“Sen. Schatz’s Beyond the Box for Higher Education Act is a key step toward making higher education a reality by removing criminal record questions from college applications. Congress should continue to work toward achieving educational justice and opportunity by passing this bill,” said John B. King Jr., president and CEO of The Education Trust.

About 70 million Americans have some type of criminal record, which shows up on all routine background checks. These records make it difficult for these Americans to go to college, find a good-paying job, and rebuild their lives. Studies have shown that rejection rates for potential students with convictions are higher than applicants who don’t have these kinds of backgrounds, and many fail to complete their application once they reach the criminal history question.

“Nothing reduces recidivism and improves public safety more than effective education and rehabilitation. This bill can help us improve outcomes for the formerly incarcerated and strengthen the communities to which they return,” said Bryan Stevenson, founder and executive director of the Equal Justice Initiative.

“The Beyond the Box for Higher Education Act would go a long way towards helping people redeem themselves and become productive and contributing members of our society,” said Hilary O. Shelton, director of the NAACP Washington Bureau & SVP of Advocacy & Policy.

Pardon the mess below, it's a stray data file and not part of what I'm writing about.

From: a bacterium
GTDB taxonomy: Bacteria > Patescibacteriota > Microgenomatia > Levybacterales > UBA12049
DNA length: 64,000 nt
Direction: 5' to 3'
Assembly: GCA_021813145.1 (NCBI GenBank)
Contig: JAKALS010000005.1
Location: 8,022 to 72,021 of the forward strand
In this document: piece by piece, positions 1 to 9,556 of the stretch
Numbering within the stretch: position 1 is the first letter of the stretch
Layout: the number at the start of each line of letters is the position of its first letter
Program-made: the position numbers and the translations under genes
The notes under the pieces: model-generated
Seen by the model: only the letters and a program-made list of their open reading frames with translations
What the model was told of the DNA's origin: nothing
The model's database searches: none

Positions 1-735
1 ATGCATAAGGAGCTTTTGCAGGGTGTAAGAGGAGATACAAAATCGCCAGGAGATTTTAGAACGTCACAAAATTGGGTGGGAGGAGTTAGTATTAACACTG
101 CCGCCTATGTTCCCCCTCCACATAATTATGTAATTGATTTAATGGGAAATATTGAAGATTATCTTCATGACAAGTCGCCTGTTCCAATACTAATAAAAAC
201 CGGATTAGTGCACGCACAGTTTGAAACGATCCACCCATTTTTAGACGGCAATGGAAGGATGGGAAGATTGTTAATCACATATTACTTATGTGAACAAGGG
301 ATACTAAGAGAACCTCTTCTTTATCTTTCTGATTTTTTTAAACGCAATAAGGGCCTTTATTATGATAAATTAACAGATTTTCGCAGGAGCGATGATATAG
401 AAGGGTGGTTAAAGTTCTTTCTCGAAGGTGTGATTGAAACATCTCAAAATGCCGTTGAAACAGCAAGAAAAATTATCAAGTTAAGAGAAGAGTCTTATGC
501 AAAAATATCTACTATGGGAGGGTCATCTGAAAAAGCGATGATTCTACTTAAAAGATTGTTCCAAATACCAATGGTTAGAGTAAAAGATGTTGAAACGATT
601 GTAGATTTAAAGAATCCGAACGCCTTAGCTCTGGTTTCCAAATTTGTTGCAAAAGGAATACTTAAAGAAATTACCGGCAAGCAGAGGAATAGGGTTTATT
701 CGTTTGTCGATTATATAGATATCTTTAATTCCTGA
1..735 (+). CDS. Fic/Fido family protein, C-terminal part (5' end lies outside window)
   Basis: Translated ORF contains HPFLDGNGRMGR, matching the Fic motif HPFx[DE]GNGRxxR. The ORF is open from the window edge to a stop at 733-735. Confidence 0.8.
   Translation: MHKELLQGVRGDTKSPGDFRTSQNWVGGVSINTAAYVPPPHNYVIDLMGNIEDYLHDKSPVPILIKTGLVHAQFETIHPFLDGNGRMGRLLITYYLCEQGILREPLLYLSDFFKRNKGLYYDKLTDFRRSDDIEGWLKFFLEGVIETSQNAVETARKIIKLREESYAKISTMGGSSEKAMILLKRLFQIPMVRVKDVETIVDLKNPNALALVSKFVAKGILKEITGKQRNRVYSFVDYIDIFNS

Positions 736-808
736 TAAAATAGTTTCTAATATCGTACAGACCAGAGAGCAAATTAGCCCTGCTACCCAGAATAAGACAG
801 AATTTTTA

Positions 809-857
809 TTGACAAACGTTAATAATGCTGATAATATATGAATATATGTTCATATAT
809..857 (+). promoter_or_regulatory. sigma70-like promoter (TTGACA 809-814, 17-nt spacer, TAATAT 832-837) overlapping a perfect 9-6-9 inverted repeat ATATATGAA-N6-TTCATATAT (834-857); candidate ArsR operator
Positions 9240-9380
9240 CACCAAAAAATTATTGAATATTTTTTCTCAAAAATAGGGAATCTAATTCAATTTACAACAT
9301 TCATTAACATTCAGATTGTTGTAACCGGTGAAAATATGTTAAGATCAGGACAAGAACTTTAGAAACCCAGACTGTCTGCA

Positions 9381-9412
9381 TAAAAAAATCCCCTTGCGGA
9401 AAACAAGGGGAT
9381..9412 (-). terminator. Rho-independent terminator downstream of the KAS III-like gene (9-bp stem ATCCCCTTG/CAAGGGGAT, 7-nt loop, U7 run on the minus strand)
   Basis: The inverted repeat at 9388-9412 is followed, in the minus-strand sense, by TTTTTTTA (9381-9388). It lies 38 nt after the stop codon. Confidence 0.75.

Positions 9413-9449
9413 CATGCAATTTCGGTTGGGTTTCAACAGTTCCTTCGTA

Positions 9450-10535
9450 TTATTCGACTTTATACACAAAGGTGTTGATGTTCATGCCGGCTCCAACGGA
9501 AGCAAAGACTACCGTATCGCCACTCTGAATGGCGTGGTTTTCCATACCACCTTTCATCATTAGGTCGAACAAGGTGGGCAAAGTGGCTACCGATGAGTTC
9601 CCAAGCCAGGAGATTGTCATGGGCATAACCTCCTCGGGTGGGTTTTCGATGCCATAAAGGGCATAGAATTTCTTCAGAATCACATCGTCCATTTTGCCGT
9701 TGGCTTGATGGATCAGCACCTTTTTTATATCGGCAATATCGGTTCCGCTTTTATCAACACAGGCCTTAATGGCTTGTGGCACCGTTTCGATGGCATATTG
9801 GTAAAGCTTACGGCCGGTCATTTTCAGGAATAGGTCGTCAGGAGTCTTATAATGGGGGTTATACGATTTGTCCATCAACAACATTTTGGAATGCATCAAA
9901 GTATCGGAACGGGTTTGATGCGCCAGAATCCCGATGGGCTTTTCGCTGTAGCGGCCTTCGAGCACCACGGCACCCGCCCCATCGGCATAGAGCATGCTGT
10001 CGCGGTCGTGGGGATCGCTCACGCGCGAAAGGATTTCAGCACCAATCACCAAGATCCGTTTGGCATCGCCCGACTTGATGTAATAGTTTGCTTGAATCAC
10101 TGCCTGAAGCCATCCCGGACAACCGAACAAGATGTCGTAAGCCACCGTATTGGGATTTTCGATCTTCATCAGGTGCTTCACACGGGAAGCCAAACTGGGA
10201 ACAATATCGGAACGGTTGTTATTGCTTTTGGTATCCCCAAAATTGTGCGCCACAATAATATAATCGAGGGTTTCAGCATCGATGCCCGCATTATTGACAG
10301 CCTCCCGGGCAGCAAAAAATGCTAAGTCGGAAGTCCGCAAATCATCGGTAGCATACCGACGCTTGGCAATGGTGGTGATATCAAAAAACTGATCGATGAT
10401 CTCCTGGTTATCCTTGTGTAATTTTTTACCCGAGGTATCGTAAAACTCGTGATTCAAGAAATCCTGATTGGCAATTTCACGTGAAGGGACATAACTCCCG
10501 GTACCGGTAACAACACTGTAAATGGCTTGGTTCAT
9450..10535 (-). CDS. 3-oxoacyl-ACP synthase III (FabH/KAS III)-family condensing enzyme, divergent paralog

As part of his push to encourage schools to change their processes, Sen. Schatz has previously led letters to the “Big Six” higher education associations and the Common Application asking them to remove criminal history questions from their admissions processes. As a result, the Association of American Colleges and Universities and the American Association of Community Colleges urged their members to remove these questions. And recently, the Common Application decided to remove criminal history questions from their form starting in August 2019.

The original cosponsors of the Beyond the Box for Higher Education Act include U.S. Sens. Dick Durbin (D-Ill.), Cory Booker (D-N.J.), Chris Van Hollen (D-Md.), Chris Murphy (D-Conn.), Elizabeth Warren (D-Mass.), Kamala Harris (D-Calif.), Catherine Cortez Masto (D-Nev.), Richard Blumenthal (D-Conn.), Ed Markey (D-Mass.), Ben Cardin (D-Md.), Jeff Merkley (D-Ore.), Tammy Duckworth (D-Ill.), Sherrod Brown (D-Ohio), Amy Klobuchar (D-Minn.), Tammy Baldwin (D-Wis.), and Bernie Sanders (I-Vt.).

Companion legislation in House of Representatives is being led by U.S. Representatives Cedric Richmond (D-La.) and Elijah Cummings (D-Md.).

The Beyond the Box for Higher Education Act is supported by more than 40 organizations including the Association of American Colleges & Universities, NAACP, ACLU, The Education Trust, Institute for Higher Education Policy, National Association for College Admission Counseling, Equal Justice Initiative, and #cut50. A full list of endorsing organizations can be found here.